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One morning not too long ago, I put my clogs on—I keep them in the garage where I keep most of my horse-and-garden-related apparel—and whistled up Roxie, the world’s cutest trail dog. Time to feed Gunsmoke breakfast.

Gunsmoke with Tabasco Sauce-protected Hoof Wrap. (Photo by Joan Fry)

Gunsmoke with Tabasco Sauce-protected Hoof Wrap. (Photo by Joan Fry)

The second I set eyes on him I knew something was wrong. He was standing facing the corral gate—not unusual, he knows what time he eats. (All the time.) But he was only standing on three legs. His right front foot was stretched out in front of him in what’s often called “the navicular point,” which describes how a horse stands when one of his front legs hurts, especially if the problem involves the navicular bone. Rather than pick his hoof up and hold it off the ground (tiring), the horse will stretch it out in front of him and shift his weight. He’s trying to support as much of his body weight as he can on his other three legs. Sometimes, if the pain is severe, the horse will allow only the tip of his toe to touch the ground. When Gunner didn’t walk forward to meet me at the gate—me, his food provider—my stomach started churning.

As we stared at one another, I tried desperately to remember everything I knew about the “point.” It’s most often associated with navicular, a lameness that originates in the horse’s navicular bone (located in the heel of his foot) and the soft tissue around it. But the “point” can also be caused by other, less serious, hoof and leg problems, and I took comfort in that.

Since Gunner didn’t want to walk over to me, I didn’t want him to try to walk over to his feeder. (I could have put the hay in front of him, but I didn’t. Hindsight.) Instead, I abandoned all thoughts of breakfast and ran back to the house, Roxie bounding along beside me—still chewing a few post-breakfast tidbits from the manure pile—her ears flopping, her tongue lolling, the morning sun highlighting her gold and brown coat. Thank goodness one member of my animal family was healthy and pain-free!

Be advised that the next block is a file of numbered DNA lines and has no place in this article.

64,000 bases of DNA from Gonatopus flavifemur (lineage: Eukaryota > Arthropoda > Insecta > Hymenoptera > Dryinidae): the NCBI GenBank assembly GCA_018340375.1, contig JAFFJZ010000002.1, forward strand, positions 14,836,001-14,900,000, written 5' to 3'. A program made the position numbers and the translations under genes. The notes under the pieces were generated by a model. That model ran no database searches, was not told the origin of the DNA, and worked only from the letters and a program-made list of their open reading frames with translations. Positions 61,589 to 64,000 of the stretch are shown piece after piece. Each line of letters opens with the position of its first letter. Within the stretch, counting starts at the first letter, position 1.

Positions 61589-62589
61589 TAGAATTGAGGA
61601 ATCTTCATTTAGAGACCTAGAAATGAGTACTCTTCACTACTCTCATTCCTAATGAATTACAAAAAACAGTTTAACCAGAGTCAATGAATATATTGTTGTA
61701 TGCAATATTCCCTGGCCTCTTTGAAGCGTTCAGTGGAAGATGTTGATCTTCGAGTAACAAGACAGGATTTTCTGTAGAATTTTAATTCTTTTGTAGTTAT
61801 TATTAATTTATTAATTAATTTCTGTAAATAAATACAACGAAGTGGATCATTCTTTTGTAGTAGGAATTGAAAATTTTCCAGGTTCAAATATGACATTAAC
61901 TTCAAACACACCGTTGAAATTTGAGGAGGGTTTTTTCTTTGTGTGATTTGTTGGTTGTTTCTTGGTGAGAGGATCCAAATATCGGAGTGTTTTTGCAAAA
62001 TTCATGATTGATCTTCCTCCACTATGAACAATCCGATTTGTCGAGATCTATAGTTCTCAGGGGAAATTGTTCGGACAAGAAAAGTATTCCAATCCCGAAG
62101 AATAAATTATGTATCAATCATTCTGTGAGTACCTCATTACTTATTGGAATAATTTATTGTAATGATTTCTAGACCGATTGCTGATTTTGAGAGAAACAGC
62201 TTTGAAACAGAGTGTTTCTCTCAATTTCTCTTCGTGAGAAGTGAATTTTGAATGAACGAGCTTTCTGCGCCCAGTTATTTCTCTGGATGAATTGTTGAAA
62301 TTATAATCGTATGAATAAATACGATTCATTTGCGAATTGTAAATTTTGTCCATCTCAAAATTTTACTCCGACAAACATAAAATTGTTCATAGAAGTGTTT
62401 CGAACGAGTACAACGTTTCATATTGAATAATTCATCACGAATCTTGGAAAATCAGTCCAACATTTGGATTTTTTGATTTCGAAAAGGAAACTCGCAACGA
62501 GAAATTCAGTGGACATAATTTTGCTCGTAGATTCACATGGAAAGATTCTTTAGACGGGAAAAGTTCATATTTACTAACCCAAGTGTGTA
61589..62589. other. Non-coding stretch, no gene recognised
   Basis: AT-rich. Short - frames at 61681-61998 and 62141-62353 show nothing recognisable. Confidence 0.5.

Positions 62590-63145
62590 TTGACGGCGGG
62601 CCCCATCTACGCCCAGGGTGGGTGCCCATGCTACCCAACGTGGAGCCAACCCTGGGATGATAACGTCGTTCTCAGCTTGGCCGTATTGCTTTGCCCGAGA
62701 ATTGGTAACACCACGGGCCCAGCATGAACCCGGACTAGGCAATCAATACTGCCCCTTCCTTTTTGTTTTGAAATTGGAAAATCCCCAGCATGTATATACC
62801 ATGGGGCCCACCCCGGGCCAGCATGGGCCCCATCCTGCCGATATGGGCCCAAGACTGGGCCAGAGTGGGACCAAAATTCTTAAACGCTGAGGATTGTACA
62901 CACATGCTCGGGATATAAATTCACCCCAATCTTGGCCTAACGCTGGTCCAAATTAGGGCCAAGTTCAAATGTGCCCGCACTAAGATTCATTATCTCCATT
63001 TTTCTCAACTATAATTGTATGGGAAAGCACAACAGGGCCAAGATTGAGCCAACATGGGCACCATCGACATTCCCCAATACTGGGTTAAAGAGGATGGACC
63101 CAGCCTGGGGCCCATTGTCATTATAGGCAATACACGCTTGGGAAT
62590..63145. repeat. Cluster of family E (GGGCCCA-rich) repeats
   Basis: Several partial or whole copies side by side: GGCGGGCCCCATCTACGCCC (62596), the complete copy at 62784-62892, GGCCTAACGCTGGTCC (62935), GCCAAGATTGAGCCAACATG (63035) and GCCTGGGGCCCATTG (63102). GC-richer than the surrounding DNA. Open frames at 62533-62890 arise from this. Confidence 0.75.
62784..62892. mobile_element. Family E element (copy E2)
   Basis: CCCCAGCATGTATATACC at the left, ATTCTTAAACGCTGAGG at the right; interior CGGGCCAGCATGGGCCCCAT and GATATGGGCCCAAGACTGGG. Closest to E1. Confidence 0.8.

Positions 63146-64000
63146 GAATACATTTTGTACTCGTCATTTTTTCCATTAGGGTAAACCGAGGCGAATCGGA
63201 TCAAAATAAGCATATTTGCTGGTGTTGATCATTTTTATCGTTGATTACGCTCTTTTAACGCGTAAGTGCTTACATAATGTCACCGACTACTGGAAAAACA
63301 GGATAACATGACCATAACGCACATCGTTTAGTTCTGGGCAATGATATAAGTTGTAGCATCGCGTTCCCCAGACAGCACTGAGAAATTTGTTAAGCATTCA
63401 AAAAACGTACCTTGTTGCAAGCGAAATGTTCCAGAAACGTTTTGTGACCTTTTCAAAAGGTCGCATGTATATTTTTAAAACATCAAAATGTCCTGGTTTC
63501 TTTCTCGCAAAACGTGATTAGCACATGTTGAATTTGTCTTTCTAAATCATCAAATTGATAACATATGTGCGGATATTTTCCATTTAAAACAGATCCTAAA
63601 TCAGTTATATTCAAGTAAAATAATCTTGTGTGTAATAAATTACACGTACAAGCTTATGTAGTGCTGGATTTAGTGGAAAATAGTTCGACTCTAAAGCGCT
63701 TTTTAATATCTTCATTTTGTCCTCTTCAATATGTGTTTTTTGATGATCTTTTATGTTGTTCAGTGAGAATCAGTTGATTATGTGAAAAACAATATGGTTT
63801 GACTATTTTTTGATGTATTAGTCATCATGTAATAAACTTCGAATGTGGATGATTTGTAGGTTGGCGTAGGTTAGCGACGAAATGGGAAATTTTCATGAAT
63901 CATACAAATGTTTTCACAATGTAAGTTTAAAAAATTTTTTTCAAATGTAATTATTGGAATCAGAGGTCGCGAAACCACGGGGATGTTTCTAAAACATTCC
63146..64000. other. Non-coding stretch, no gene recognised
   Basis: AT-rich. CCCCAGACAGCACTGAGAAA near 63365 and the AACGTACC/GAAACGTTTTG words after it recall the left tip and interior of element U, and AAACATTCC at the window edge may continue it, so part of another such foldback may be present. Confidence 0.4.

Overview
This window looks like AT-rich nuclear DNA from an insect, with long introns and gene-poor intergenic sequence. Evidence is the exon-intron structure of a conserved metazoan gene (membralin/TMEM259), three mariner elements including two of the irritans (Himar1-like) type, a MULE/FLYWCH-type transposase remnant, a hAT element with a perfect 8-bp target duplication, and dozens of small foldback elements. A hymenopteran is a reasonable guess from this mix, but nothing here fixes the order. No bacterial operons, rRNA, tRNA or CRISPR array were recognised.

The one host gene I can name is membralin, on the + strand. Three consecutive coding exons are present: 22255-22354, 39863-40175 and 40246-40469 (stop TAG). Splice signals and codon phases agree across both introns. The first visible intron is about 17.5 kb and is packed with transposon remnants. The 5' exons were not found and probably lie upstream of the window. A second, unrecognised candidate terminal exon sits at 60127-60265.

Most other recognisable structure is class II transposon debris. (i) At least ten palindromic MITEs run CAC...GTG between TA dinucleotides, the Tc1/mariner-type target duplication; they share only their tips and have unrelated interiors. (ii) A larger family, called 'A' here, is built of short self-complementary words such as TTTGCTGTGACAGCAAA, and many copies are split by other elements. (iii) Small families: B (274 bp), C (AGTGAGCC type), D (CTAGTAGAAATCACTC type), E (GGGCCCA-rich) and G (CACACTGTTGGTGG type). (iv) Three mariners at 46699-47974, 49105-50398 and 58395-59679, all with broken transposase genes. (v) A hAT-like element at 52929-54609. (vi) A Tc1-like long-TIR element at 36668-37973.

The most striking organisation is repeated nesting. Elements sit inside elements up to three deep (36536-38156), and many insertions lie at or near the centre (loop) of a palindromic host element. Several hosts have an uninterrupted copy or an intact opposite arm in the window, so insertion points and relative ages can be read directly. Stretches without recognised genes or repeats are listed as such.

A quick phone call to Sweetwater Veterinary Clinic—I had, I told the receptionist, an emergency but not a life-threatening one—confirmed that Dr. Mark Williams would be there in half an hour. He was. He usually has Amanda with him, a vet tech who has been with the clinic so long that she probably knows as much as the veterinarians do. She walked into the pipe corral, put the halter over Gunner’s head—and had trouble maneuvering it past his dinner-plate Quarter Horse jaws, just the way I do—and kept him from biting Dr. Mark, whose hoof tester had just elicited an “ouch!” reaction from him.

“It’s an abscess,” Dr. Mark called to me. I was outside—three’s a crowd in a pipe corral, even one as big as ours. “Do you have anything that’s firm and hard, like a piece of a soccer ball?” he asked. “I want to wrap his foot and then cushion it with something strong, so he can walk on it but can’t scrape it off.”

I looked around. Over the years we have given Gunsmoke toys—two big, bouncy balls and three orange traffic cones (bought from Home Depot, thank you, not liberated from a stretch of highway). Gunner had destroyed both balls and the smallest traffic cone by biting them until they came apart. But two cones remained. One was in his corral, the second one was halfway up the hill to mark the spot where John had buried the dead man.

Before you dial 911 to turn me in for murder—wait. This “dead man” is a log lying at the bottom of a deep hole, with a chain wrapped around it. John originally sank it so we could fasten Kyle the goat to it. (He couldn’t pull it around, the way he pulled truck tires around.) The theory was, he would nibble up all the weeds in the area. In practice, he missed Prim so much all he did was bawl. He didn’t eat. We had only recently discovered the chain again, and John had used the cone, or what was left of it, to indicate its whereabouts. “How about part of a traffic cone?” I asked.

“That will work.” Dr. Mark was already busy at work with his hoof knife.

“Can I have a look?” I asked. All the Sweetwater vets want you to ask questions. Their theory is, the more you know, the better job you’ll do keeping your horse healthy. Although Dr. Mark had already cut out the abscess itself, and drained the pus, I could still see the hole it had left, about halfway between Gunner’s frog and the outside rim of his hoof.

Gunsmoke’s first act after the vets left? He started chewing his bandage. All you kitchen-friendly horse owners out there—here’s a tip for you. I ran back to the house and came back with a bottle of Tabasco sauce. Using my hand, I smeared sauce all over the surface of the bandage. Gunner started to worry it again and then abruptly stopped. The bandage—it dried to some color between pink and beige—stayed in place for the next three days, when Dr. Mark had told me to remove Gunsmoke’s makeshift bootie. My horse was as good as new.